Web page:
AI will change everything and nothing. To me, AI is one of many technology options. I’ve worked on it for the past four years, and what I’ve found is that most companies are missing the point. The point being – finding the right problem to solve. I have seen many companies investing money in it for no gain. You don’t just do AI for the sake of AI. Before you work out whether you’ll use AI, blockchain or Excel, you must find the real problem.
Recently, we’ve been running a user-centricity design thinking movement here in Mars, where we have focused on finding the problem that our end users and consumer are having. Most CPG companies miss this stage because they’re busy creating problem statements like, “How do we create a connected delightful end-to-end experience for the consumer?” But, if you sit down with consumers and you do design thinking workshops, you come up with simpler problem statements like, “I can’t get in and out of your website in five minutes,” or, “You were out of stock the last three times I visited this particular store. Can you solve this problem in this particular store in the next six months?” These are real problems on the ground that lead to more specific solutions and some of those solutions involve AI.
In Mars, we have an AI Community and we understand that AI is all about data. It’s about finding patterns in data and having the ability to process images and videos, alongside any possible source of data that you can find. The early use cases of AI in Mars have been very encouraging because we have taken the approach of finding the right problem. The early use cases have all been about driving the right content to consumers in select markets. It has been about figuring out how to use machine learning to trade in commodities better where we do a lot of sourcing; it has been working out consumer sentiments towards our products. It has been figuring out demand forecasting, supply chain issues. Quality is one of our five principles, and we have now used machine learning to detect quality issues if there are any, in real time, in our supply chain, in our factories. We’re even looking at AI to understand our reputation with our stakeholders. We are using AI to amplify the same humanity, the humanness that Mars exemplifies in its interactions. In our case, AI becomes the digital armor that makes every Martian a superhero because they can solve bigger and tougher problems every day, and they fell like superheroes doing it. That is the goal, and our early forays into it have been very, very promising.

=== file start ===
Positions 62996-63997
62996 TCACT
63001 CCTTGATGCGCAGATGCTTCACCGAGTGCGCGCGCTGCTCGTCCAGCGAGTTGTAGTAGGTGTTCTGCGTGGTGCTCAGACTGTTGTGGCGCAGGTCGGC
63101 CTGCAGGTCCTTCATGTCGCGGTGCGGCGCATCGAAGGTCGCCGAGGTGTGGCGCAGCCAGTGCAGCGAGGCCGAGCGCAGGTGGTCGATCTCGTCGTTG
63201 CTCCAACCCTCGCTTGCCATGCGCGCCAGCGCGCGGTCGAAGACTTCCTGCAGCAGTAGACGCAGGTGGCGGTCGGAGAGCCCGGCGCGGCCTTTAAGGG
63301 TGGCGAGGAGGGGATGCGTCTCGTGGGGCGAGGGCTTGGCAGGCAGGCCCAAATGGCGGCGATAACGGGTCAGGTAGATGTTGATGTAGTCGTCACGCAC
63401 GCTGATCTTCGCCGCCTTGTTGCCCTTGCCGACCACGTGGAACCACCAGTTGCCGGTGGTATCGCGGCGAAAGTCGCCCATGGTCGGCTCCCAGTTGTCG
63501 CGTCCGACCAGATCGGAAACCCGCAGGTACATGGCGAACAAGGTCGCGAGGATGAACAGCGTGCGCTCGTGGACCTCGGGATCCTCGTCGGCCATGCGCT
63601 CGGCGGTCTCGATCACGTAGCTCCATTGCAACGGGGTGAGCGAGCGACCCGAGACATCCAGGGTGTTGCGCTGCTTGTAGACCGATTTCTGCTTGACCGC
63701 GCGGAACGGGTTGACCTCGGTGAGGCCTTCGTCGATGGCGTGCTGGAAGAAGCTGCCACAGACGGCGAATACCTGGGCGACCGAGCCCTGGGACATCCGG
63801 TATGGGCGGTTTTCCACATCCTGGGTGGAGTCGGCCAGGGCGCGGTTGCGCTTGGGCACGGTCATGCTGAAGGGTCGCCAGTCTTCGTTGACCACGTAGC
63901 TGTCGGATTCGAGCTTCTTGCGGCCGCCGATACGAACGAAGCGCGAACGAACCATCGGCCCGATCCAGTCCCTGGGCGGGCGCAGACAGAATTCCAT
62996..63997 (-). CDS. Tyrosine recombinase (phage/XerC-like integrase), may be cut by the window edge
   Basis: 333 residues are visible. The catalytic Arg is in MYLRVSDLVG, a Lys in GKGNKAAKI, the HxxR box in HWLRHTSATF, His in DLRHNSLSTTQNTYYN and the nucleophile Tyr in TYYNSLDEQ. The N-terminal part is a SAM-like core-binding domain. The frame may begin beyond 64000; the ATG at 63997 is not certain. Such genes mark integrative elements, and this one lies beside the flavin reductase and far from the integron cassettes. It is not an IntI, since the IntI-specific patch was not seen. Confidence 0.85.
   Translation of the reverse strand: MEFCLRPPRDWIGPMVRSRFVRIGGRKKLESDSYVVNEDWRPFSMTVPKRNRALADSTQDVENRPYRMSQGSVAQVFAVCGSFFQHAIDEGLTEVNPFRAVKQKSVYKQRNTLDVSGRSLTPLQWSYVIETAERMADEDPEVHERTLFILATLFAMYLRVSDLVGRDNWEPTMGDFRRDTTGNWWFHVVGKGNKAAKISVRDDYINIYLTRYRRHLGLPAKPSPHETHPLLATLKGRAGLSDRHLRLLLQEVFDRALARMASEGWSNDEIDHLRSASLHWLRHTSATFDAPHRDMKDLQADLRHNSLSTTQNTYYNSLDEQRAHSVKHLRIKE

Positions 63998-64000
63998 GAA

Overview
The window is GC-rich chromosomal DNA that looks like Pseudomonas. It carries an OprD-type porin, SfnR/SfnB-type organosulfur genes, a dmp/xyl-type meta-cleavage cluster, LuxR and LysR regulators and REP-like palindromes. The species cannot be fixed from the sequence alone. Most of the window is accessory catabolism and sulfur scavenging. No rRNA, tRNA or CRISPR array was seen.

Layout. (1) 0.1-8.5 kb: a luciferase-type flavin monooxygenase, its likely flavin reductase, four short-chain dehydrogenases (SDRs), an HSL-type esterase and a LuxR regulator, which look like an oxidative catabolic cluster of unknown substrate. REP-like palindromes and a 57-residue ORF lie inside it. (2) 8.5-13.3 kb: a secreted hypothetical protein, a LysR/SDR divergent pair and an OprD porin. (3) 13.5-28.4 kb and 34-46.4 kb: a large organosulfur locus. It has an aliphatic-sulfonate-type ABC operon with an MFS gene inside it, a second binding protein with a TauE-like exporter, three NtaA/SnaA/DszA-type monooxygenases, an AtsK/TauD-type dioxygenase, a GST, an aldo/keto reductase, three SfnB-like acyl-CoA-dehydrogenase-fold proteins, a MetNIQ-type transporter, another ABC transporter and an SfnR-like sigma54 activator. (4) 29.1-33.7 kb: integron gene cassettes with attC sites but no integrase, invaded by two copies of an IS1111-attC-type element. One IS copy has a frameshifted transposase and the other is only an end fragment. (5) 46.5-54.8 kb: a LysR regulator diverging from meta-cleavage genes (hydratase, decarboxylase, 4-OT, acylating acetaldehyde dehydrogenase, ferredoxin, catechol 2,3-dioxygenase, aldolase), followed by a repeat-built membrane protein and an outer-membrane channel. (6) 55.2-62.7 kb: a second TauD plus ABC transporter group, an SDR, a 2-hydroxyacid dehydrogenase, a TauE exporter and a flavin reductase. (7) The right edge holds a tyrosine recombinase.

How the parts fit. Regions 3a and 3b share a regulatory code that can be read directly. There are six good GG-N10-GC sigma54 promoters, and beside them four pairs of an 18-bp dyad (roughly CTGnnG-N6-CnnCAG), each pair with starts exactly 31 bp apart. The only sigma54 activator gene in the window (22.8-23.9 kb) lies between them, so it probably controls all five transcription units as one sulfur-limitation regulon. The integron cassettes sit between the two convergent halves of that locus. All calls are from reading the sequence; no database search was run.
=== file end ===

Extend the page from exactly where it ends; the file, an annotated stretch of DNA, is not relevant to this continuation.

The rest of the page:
I’m intrigued by your Xcelerate abstract title – 100x. Can you just give a short summary of what you covered at the event?
I think the CPG industry and my interactions with Symphony RetailAI, as well, have been very educational for me in the sense that everyone’s trying to figure out what this digital thing is and what they’re supposed to be doing with it. But what is the definition of digital? People define it in their own ways – some people define it from a technology lens, some from a sales lens, supply chain lens, R&D lens – the definition is led by the job title. I define it with a lens of speed with a focus on one thing: how can I help our consumers, our customers, our end users? Regardless of the department or job title, the focus should be to go faster. Not faster by ten percent, but 100 times faster.
Within the idea of 100x faster, x takes on a different value in every situation. In the data sense, this means capturing 100 times more data and processing it, while also finding the real problems 100 times faster. It involves tackling them using agile, using strength, using the latest technologies 100 times faster. So, the question I put to the audience is how we can all try to help our customers and our end users go faster, 100 times faster.
Please tell us something personal about yourself that our readers might be surprised to know about you.
I have a very special superpower – I can make my daughters laugh any time I want. That’s the best superpower to have!